The financial hit of the COVID-19 pandemic has slowed efforts by central banks in a range of countries to unify parallel exchange rates, leaving states such as Lebanon and Iran with currency black markets that cause more economic damage, a study found.
LONDON, April 23 (Reuters) - The financial hit of the COVID-19 pandemic has slowed efforts by central banks in a range of countries to unify parallel exchange rates, leaving states such as Lebanon and Iran with currency black markets that cause more economic damage, a study found.
Twenty-two countries now have more than one exchange rate, the Institute of International Finance (IIF) found in a report. Where official rates differ sharply from the rates available to ordinary people or businesses, that can cause a range of economic problems.
“An official exchange rate significantly stronger than a market-clearing rate will discourage FDI (foreign direct investment), reduce the interbank FX market, encourage rent-seeking, and impede business development,” said Garbis Iradian, IIF chief economist for the Middle East, North Africa, Caucasus and Central Asia.
“In the current difficult global environment, confronted by both global (COVID-19) and country-specific challenges (sanctions in Iran and Syria, political paralysis in Lebanon), central banks in some countries with multiple exchange rates have held back from tightening monetary policy and from undertaking the reforms to their exchange rate systems necessary to achieve successful unification,” the report said.
Parallel market rates in March 2021 exceeded the official exchange rates by 720% in Lebanon, 520% in Turkmenistan and 490% in Iran, it added.
Lebanon joined the “club of problematic currencies” in late 2019 when political paralysis led to a sharp loss of confidence, the report said.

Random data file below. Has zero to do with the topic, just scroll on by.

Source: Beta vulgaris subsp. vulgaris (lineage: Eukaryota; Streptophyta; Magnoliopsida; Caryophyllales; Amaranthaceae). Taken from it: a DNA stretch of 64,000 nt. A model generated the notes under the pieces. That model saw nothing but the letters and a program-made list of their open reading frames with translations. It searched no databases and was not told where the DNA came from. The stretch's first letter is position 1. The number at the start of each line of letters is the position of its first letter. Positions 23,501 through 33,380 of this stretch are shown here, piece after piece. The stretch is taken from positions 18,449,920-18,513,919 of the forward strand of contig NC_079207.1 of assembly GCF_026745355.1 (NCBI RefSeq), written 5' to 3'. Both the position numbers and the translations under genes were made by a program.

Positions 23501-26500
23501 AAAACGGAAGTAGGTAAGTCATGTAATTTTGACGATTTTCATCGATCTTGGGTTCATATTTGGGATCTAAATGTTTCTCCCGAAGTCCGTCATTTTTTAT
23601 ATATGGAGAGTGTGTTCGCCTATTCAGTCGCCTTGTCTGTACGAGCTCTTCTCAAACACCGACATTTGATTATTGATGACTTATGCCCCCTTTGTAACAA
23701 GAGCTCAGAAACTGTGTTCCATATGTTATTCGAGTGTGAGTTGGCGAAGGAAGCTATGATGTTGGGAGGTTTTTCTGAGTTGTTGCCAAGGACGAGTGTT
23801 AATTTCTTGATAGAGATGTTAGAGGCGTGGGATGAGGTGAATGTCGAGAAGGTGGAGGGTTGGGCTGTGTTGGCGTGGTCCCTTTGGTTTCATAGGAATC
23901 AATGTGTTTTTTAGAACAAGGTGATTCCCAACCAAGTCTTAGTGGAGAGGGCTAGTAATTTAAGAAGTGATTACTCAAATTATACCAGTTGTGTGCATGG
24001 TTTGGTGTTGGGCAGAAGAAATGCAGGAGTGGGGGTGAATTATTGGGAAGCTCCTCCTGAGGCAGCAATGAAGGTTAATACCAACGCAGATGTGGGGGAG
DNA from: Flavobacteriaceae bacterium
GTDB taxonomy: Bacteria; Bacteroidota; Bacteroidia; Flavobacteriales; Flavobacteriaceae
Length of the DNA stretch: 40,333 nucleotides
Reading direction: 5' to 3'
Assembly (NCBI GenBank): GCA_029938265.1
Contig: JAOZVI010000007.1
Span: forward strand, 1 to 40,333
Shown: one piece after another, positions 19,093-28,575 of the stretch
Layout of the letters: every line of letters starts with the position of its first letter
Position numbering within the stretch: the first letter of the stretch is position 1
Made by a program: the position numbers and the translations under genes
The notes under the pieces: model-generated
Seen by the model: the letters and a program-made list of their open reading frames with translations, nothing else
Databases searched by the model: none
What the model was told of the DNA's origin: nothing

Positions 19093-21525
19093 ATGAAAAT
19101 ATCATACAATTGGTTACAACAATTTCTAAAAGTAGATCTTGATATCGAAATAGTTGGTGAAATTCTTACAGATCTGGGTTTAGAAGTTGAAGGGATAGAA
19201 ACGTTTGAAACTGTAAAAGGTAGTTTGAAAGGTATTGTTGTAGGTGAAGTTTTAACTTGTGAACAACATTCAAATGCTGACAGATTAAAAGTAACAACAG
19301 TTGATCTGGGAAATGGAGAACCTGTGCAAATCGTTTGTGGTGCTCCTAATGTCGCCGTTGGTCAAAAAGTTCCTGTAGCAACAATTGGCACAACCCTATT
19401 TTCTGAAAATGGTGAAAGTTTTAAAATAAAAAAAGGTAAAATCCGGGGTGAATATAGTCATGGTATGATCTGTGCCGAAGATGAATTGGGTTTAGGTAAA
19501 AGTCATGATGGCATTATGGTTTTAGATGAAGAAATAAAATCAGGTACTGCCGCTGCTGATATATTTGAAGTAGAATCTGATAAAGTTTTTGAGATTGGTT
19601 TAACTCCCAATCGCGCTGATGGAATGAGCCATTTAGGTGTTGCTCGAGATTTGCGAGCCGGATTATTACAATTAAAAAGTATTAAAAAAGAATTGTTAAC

“Large premia encourage smuggling or illegal trade,” wrote Iradian, adding subsidies for basic products like fuel saw a high proportion of it end up in neighbouring Syria.
While Iran has had a number of failed attempts at unifying its exchange rates in recent years, the currency could appreciate in the parallel market significantly in the second half of 2021 if an agreement is reached to restore its nuclear deal with world powers.
“Such an agreement combined with tighter monetary stance and structural reforms would enable the authorities to unify the two rates by mid-2022,” Iradian said.
Looking at a number of case studies from Angola to Egypt, the IIF found that adjusting the official rate to a market-clearing level did not necessarily lead to further depreciation. But tight monetary and fiscal policies as well as structural reforms were necessary to stabilize a unified exchange rate beyond the near-term, the IIF said.
Meanwhile attempts by policy makers to enforce capital controls have proven to be ineffective.
Reporting by Karin Strohecker Editing by Peter Graff